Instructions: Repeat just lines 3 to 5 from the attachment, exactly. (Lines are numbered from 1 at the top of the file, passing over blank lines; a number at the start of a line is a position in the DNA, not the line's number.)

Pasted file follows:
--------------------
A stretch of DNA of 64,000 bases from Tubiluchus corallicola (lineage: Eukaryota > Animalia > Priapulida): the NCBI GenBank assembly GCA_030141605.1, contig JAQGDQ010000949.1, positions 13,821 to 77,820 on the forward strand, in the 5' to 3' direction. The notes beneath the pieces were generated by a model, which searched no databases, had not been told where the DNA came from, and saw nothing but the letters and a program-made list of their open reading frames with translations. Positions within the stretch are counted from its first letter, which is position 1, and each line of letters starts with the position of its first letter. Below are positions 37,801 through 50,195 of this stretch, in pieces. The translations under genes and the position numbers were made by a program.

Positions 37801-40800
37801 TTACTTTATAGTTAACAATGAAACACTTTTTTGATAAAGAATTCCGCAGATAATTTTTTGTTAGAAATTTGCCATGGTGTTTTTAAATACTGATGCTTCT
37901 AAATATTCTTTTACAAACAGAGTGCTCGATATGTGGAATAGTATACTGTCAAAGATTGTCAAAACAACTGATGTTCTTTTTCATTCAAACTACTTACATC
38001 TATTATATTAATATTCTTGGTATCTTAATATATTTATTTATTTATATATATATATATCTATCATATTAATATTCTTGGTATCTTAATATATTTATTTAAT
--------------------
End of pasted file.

37801 TTACTTTATAGTTAACAATGAAACACTTTTTTGATAAAGAATTCCGCAGATAATTTTTTGTTAGAAATTTGCCATGGTGTTTTTAAATACTGATGCTTCT
37901 AAATATTCTTTTACAAACAGAGTGCTCGATATGTGGAATAGTATACTGTCAAAGATTGTCAAAACAACTGATGTTCTTTTTCATTCAAACTACTTACATC
38001 TATTATATTAATATTCTTGGTATCTTAATATATTTATTTATTTATATATATATATATCTATCATATTAATATTCTTGGTATCTTAATATATTTATTTAAT